Bharat’s freedom struggle is full of tales brave women who fought against British rule. Rani Lakshmi Bai of Jhansi is one famous queen warrior who showed her strength on the battle field. But, long before the Jhansi-queen, was the queen of Kittur (in present-day Karnataka), Rani Chennamma. She faced the British bravely to save her land and her people. She is considered as one of the first rulers who fought against the British power.
Chennamma was born on 23rd October, 1778, in a small village Kakati in present-day Belgaum district of Karnataka. She belonged to Lingayat community and was trained in horse riding, sword fighting and archery from a very young age. At the age of 15, she was married off to Raja Malasaraja belonging to the famous Desai family who ruled the kingdom of Kittur which is presently situated in Karnataka. Thus, she got the title of Kittur Rani Chennamma. The couple had a son from marriage.
Fight against the British
As her husband died and followed by the death of her only son in 1824, she adopted Shivalingappa for making him the king of Kittur. However, she was opposed by the Britishers under the pretext of Doctrine of Lapse passed by Lord Dalhousie. According to the Doctrine, adoptive children of native rulers were not allowed to be named as successor and if the native rulers did not have children of their own, their kingdom would become a territory of the British Empire. This was planned to British to gain the control over independent kingdoms in Bharat.
Kittur, in those days, came under the Dharwad province. St. John Thackeray, the in-charge of administration for the province of Dharwad notified her about the doctrine. She was asked to accept to fall under the rule of East India Company to let go off her throne. However, she was not ready to succumb to the pressure, hence she wrote a letter to Elphinstone, who was the lieutenant-governor of Bombay presidency, explaining her situation but her request was turned down blindly.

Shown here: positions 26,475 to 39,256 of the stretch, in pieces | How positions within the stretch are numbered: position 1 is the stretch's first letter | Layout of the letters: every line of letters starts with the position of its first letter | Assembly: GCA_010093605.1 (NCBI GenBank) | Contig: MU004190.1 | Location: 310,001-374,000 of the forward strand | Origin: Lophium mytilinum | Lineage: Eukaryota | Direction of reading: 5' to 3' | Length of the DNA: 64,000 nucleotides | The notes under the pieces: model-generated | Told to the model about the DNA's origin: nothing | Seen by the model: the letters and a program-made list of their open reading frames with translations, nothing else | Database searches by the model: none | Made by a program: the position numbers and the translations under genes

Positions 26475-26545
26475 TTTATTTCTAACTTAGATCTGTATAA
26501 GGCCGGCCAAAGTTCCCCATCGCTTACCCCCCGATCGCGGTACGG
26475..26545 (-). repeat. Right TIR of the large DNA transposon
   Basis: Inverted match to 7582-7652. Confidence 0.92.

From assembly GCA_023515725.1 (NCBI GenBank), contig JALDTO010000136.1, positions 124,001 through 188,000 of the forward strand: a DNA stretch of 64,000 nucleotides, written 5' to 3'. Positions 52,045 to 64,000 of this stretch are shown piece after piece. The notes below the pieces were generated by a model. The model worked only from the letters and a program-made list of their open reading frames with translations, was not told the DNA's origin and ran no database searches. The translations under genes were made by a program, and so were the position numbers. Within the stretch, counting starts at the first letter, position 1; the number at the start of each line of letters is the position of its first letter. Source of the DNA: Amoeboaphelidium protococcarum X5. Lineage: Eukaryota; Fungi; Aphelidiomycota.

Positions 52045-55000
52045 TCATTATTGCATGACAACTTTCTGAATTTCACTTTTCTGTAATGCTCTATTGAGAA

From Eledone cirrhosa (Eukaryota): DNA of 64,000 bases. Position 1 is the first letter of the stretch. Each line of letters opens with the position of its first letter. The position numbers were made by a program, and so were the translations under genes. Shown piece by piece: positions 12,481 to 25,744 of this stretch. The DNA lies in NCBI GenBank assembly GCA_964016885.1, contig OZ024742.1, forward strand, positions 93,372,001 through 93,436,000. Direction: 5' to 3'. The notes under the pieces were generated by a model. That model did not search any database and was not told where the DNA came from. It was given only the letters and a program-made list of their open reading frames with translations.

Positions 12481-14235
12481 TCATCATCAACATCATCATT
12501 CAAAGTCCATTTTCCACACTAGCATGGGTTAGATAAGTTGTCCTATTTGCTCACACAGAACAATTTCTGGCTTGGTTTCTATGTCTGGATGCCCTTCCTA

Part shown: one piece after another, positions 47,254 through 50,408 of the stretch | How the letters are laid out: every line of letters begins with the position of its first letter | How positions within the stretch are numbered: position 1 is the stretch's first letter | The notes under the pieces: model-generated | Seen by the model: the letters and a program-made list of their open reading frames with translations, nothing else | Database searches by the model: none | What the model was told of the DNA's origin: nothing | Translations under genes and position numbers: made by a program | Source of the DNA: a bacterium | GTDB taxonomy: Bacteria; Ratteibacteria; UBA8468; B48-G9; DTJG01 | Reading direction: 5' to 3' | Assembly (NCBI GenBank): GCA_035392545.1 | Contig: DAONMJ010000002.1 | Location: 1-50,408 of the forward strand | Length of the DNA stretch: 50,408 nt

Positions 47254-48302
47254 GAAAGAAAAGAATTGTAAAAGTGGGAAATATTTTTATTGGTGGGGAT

The brave queen, then rose against the evil rule of East India Company to save her kingdom and people. In the year 1824, the British sent the forces to Kittur to loot the valuables and treasures of the Kittur kingdom which then added up to 15 lakh rupees. But the queen gave a tough fight to the Britishers and won the first round of the war. The British troop of more than 20000 men and 400 guns was forced to kneel down in front of Rani Chennamma. This was a humiliating loss for them. St. John Thackeray was killed in the war. Two British officers were taken as hostages.
Rani Chennamma showed the mercy and released them with a mutual agreement with Chaplin that the war would be halted and the Kittur kingdom would be left under peace with the rule and wishes of the queen. However, British forces broke the promise, cheated Rani Chennamma and continued the war.
Kittur Rani Chennamma fought valiantly in the battle against British with the help of her trusted army general Krantiveera Sangolli Rayanna until she was captured and imprisoned at the Bailuhongala Fort, where she spent the last years of her life. Sangolli Rayanna continued the guerrilla war to 1829, but in vain, until his capture. Later, the brave hero was killed and Rani’s adopted son Shivalingappa was arrested by the British.
The brave queen of Kittur, died in Bailuhongala Fort on 21st February, 1829.
The bravery of the first female freedom fighter of Bharat was overshadowed and forgotten with time. Rani Chennamma, however, lived in the folklore and her heroic deeds are celebrated in Kittur Utsav every year. On 11 September 2007, a statue of Rani Chennamma was unveiled at the Bharatiya Parliament Complex by Pratibha Patil, the first woman President of Bharat.
The uprising of 1857 is known as the symbol of resistance of Bharatiyas against the British Raj, of which Rani Lakshmi Bai was a prominent face. However, Rani Chennamma, a relatively lesser known warrior queen bravely resisted the British Raj way long before 1857.
Naman to the brave Kittur Rani Chennamma on her Jayanti (birth anniversary).
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